Lt. Gov. Bolling to chair newly created Rural Jobs Council

Continuing his years-long work of advancing jobs for Virginians, Lieutenant Governor Bill Bolling has been appointed by Governor Bob McDonnell as the chairman of the newly created Rural Jobs Council. The Governor’s announcement noted that the Council will build upon the success of the Governor’s Commission on Job Creation and Economic Development, and continue the Administration’s focus on Virginia’s rural communities.

Lieutenant Governor Bolling commented on the appointment, noting, “I am honored to serve as Chair of the Governor’s Rural Jobs Council. For the past three years, Governor McDonnell and I have shown our commitment to economic development, especially in rural Virginia, and this Council will continue that focus. This group will give Virginia the chance to expand Governor McDonnell’s recent initiatives in the areas of entrepreneurship and education reform to ensure that all Virginians have the same opportunities, no matter their zip code.”

Here is the Governor’s press release and the names of those who have been appointed to the Council:

On Wednesday, January 2, 2013, Governor McDonnell issued Executive Order 57 establishing the Rural Jobs Council. He has named Lieutenant Governor Bolling, Virginia’s Chief Jobs Creation Officer, as Chair of the Council. Secretary of Commerce and Trade Jim Cheng and Secretary of Agriculture and Forestry Todd Haymore will serve as Co-Vice Chairs for the group.

The membership of the Council consists of legislators and leaders in the business, manufacturing, agriculture, and healthcare industries. The group will make recommendations to address the challenges to economic growth in rural Virginia and develop a statewide rural infrastructure plan to include transportation, education, and community development.

Speaking about today’s announcement, Governor McDonnell said, “I am pleased to announce that these community and industry leaders have agreed to serve Virginia on this newly created Rural Jobs Council. Virginia’s rural communities are the heart and soul of our Commonwealth and we must do everything we can to bring jobs and opportunity to these regions. I am confident this group will develop thoughtful recommendations and a solid infrastructure plan for rural Virginia.”

Secretary of Agriculture and Forestry Todd Haymore said, “I am pleased to see Governor McDonnell continue his support of rural Virginia, especially through his continued commitment in making agriculture and forestry key components of his economic development and jobs creation strategies. Agriculture and forestry have an economic impact in Virginia of $79 billion annually and support over 500,000 jobs in the Commonwealth. It is important that we continue to support these industries and our rural communities. I look forward to working with the Council on important rural development issues.”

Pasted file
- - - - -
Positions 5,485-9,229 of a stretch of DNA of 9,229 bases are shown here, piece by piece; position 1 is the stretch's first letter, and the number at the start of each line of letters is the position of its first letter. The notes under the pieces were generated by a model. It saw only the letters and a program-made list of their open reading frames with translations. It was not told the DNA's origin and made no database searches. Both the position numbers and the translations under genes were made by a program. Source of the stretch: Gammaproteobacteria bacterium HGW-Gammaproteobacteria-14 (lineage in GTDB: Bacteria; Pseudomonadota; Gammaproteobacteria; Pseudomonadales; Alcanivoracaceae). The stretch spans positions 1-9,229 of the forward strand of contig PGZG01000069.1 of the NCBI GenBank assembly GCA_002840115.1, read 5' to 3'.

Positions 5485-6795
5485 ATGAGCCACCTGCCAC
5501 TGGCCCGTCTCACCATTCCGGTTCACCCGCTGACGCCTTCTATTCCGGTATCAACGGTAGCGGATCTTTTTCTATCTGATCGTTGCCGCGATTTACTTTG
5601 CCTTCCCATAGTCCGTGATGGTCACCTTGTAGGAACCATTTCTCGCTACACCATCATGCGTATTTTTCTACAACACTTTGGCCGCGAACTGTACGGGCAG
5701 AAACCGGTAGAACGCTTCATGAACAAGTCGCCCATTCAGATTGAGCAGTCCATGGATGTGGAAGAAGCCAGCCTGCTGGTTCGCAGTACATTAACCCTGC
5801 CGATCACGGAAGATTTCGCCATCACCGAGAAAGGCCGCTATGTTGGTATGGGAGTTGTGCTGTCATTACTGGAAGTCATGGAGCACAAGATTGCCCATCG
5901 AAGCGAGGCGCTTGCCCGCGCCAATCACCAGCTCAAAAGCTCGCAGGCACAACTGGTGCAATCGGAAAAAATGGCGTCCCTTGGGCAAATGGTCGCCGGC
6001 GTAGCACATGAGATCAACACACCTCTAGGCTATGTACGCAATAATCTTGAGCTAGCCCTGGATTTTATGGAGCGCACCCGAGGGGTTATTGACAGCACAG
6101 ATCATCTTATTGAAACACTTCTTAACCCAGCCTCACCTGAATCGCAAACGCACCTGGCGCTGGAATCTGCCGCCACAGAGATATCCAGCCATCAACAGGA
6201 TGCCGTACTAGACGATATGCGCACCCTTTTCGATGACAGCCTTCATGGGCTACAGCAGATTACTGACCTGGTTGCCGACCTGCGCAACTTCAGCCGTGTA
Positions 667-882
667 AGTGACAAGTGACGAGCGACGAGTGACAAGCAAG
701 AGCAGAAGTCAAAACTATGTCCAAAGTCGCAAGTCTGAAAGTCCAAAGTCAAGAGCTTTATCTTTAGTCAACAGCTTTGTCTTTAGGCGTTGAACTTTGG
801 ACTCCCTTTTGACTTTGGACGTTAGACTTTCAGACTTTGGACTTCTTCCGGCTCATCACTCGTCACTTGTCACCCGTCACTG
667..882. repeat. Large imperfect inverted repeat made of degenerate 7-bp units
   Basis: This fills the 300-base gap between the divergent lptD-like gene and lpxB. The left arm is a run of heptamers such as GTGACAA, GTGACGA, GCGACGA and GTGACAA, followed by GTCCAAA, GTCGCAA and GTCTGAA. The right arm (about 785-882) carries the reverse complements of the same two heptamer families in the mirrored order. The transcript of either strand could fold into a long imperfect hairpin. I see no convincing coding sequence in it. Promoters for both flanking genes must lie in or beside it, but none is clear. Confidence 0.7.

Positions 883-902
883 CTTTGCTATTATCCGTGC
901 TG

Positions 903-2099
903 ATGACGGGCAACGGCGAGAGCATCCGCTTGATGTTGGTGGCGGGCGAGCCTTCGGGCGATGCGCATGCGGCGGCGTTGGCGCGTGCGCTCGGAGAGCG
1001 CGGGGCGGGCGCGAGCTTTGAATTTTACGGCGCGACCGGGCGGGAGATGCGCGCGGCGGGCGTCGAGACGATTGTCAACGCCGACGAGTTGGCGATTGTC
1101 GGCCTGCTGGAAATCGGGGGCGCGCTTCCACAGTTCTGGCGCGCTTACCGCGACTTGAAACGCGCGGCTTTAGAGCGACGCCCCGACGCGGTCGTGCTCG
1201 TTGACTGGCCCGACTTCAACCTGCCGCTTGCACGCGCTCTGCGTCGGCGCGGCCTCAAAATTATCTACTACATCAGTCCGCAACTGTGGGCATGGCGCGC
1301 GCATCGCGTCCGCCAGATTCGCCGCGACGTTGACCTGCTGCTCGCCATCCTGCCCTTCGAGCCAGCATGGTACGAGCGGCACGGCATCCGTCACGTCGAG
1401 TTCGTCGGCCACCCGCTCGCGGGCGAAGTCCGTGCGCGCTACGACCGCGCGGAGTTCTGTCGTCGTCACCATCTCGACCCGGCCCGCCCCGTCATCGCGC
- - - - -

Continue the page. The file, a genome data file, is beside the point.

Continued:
Secretary of Commerce and Trade Jim Cheng commented, “We have seen much success in Virginia, lowering our overall unemployment rate to 5.5%, well below the region and the national average, but we still have a long way to go. Too many areas of the Commonwealth still have stubbornly high unemployment rates. This council will be tasked with building upon the success of the last three years and identifying ways to continue to bring economic growth to all of Virginia’s regions.”

Members of the Governor’s Rural Jobs Council are:

· Shannon Blevins, Director of Economic Development, UVA at Wise, Wise County
· David Brash, Senior Vice President of Business Development and Rural Strategy, Wellmont Health System, Lebanon
· Delegate Kathy Byron, Lynchburg
· Elizabeth Crowther, President, Rappahannock Community College, Saluda
· Katie Frazier, President, Virginia Agribusiness Council, Richmond
· Timothy Heydon, CEO, Shenandoah Growers, Harrisonburg
· Rebecca Hough, Co-Founder and CEO, Evatran, Wytheville
· Thomas Hudson, President, Virginia Coal Association, Richmond
· Delegate Danny Marshall, Danville
· Ned Massee, Chairman, Virginia Chamber of Commerce, Richmond
· Delegate Don Merricks, Martinsville
· Martha Moore, Vice President for Government Affairs, Virginia Farm Bureau Federation, Richmond
· Delegate Israel O’Quinn, Abingdon
· Bill Parr, Parr Properties, Cape Charles
· Senator Phil Puckett, Tazewell
· Delegate Margaret Ransone, Kinsale
· Nicole Riley, State Director, National Federation of Independent Business, Richmond
· Senator Frank Ruff, Clarksville
· Brett Vassey, President and CEO, Virginia Manufacturers Association, Richmond
· William Wampler, Executive Director, New College Institute, Martinsville
· Delegate Onzlee Ware, Roanoke.

Responsibilities of the Governor’s Rural Jobs Council are:

· Identify impediments to and opportunities for job creation in Rural Virginia
· Recommend strategies to improve K-12 education and the workforce pipeline
· Produce a comprehensive and meaningful Economic and Infrastructure Policy for Rural Virginia